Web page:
Authentication tokens

The app and the Blockstack Browser communicate during the authentication flow by passing back and forth two tokens:

The requesting application sends the Blockstack Browser an authRequest token. Once a user approves a sign in, the Blockstack Browser responds to the application with an authResponse token.

These tokens are JSON Web Tokens, and they are passed via URL query strings.

JSON Web Token signatures

Blockstack's authentication tokens are based on the RFC 7519 OAuth JSON Web Token (JWT) with additional support for the secp256k1 curve used by bitcoin and many other cryptocurrencies.

This signature algorithm is indicated by specifying ES256K in the token's alg key, specifying that the JWT signature uses ECDSA with the secp256k1 curve. We provide both JavaScript and Ruby JWT libraries with support for this signing algorithm.

Authentication request payload schema

const requestPayload = {
    jti, // UUID
    iat, // JWT creation time in seconds
    exp, // JWT expiration time in seconds
    iss, // legacy decentralized identifier generated from transit key
    public_keys, // single entry array with public key of transit key
    domain_name, // app origin
    manifest_uri, // url to manifest file - must be hosted on app origin
    redirect_uri, // url to which browser redirects user on auth approval - must be hosted on app origin
    version, // version tuple
    do_not_include_profile, // a boolean flag asking browser to send profile url instead of profile object
    supports_hub_url, // a boolean flag indicating gaia hub support
    scopes // an array of string values indicating scopes requested by the app
  }

Authentication response payload schema

    const responsePayload = {
    jti, // UUID
    iat, // JWT creation time in seconds
    exp, // JWT expiration time in seconds
    iss, // legacy decentralized identifier (string prefix + identity address) - this uniquely identifies the user
    private_key, // encrypted private key payload
    public_keys, // single entry array with public key
    profile, // profile object or null if passed by profile_url
    username, // blockstack id username (if any)
    core_token, // encrypted core token payload
    email, // email if email scope is requested & email available
    profile_url, // url to signed profile token
    hubUrl, // url pointing to user's gaia hub
    version // version tuple
  }

blockstack: custom protocol handler

The blockstack: custom protocol handler is how Blockstack apps send their authentication requests to the Blockstack Browser. When the Blockstack Browser is installed on a user's computer, it registers itself as the handler for the blockstack: customer protocol.

When an application calls redirectToSignIn or redirectToSignInWithAuthRequest, blockstack.js checks if a blockstack: protocol handler is installed and, if so, redirects the user to blockstack:<authRequestToken>. This passes the authentication request token from the app to the Blockstack Browser, which will in turn validate the request and display an authentication dialog.

Adding Blockstack Authentication to your app

The way you can add Blockstack Authentication to you app depends on whether your app is a modern decentralized Blockstack App where code runs client-side without trusted servers or a legacy client-server app where a server is trusted.

Authentication in Client-side apps

This method is appropriate for decentralized client-side apps where the user's zone of trust - the parts of the app that the user is trusting - begins and ends with the code running on their own computer. In apps like these, any code the app interacts with that's not on their own computer such as external servers does not need to know who she is.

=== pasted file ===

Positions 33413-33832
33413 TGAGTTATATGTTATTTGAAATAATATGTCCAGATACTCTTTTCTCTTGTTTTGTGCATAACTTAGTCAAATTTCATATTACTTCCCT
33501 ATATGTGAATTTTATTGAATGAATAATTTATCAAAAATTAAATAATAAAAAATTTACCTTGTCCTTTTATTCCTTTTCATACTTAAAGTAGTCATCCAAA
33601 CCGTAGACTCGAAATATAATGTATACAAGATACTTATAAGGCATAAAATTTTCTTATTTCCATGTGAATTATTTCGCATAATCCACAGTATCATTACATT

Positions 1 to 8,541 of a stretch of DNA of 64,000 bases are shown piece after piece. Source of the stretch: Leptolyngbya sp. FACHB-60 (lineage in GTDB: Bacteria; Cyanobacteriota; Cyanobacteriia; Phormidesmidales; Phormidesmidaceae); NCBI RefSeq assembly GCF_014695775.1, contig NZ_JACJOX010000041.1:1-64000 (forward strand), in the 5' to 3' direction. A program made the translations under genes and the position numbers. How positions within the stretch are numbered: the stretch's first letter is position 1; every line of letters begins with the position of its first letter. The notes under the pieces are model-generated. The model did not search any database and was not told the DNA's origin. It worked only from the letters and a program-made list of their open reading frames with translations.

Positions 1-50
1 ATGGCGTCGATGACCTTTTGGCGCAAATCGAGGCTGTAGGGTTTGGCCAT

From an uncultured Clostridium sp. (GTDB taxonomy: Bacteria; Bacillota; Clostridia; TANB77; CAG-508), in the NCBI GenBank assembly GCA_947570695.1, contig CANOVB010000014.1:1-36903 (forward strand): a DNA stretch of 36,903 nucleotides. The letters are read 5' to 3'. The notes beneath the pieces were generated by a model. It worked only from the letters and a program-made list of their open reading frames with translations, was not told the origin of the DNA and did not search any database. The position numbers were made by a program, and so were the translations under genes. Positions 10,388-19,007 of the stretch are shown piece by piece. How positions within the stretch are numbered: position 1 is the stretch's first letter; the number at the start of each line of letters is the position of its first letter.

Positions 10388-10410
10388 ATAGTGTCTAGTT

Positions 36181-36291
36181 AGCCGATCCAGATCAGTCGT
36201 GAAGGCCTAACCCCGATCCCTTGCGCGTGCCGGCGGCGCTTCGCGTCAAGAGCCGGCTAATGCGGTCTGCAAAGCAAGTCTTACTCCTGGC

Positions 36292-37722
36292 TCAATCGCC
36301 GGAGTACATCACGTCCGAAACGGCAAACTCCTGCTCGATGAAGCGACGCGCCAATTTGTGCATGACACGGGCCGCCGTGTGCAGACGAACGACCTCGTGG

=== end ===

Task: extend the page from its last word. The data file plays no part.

Blockstack.js provides API methods that help you to implement Blockstack Authentication in your client-side app.

Standard flow

The preferred way to implement authentication in these apps is to use the standard flow. This flow hides much of the process behind a few easy function calls and makes it very fast to get up and running.

In this process you'll use these four functions:

  • redirectToSignIn
  • isSignInPending
  • handlePendingSignIn
  • loadUserData
Starting the sign in process

When your app wants to start the sign in process, typically when the user clicks a "Sign in with Blockstack" button, your app will call the redirectToSignIn method of blockstack.js.

This creates an ephemeral transit key, stores it in the web browser's localStorage, uses it to create an authentication request token and finally redirects the user to the Blockstack browser to approve the sign in request.

Handling an authentication response

When a user approves a sign in request, the Blockstack Browser will return the signed authentication response token to the redirectURI specified in redirectToSignIn.

To check for the presence of this token, your app should call isSignInPending. If this returns true, the app should then call handlePendingSignIn. This decodes the token, returns the signed-in-user's data, and simultaneously storing it to localStorage so that it can be retrieved later with loadUserData.

import * as blockstack from 'blockstack'

if (blockstack.isSignInPending()) {
    blockstack.handlePendingSignIn()
    .then(userData => {
        const profile = userData.profile
    })
}

Manual flow

Alternatively, you can manually generate your own transit private key and/or authentication request token. This gives you more control over the experience.

For example, you could use the following code to generate an authentication request on https://alice.example.com or https://bob.example.com for an app running on origin https://example.com.

const transitPrivateKey = generateAndStoreTransitKey()
const redirectURI = 'https://example.com/authLandingPage'
const manifestURI = 'https://example.com/manifest.json'
const scopes = ['scope_write', 'publish_data']
const appDomain = 'https://example.com'

const authRequest = makeAuthRequest(transitPrivateKey, redirectURI, manifestURI, scopes, appDomain)

redirectToSignInWithAuthRequest(authRequest)

Authentication in client-server apps

Note: Client-server authentication requires using a library written in the language of your server app. There are private methods in blockstack.js that can be accomplish this on node.js server apps, but they are not currently part of our public, supported API.

Using Blockstack Authentication in client-server apps is very similar to client-side apps. You generate the authentication request using the same code in the client as described above.

The main difference is that you need to verify the authentication response token on the server after the user approves sign in to your app.

For an example of how verification can be done server side, take a look at the blockstack-ruby library.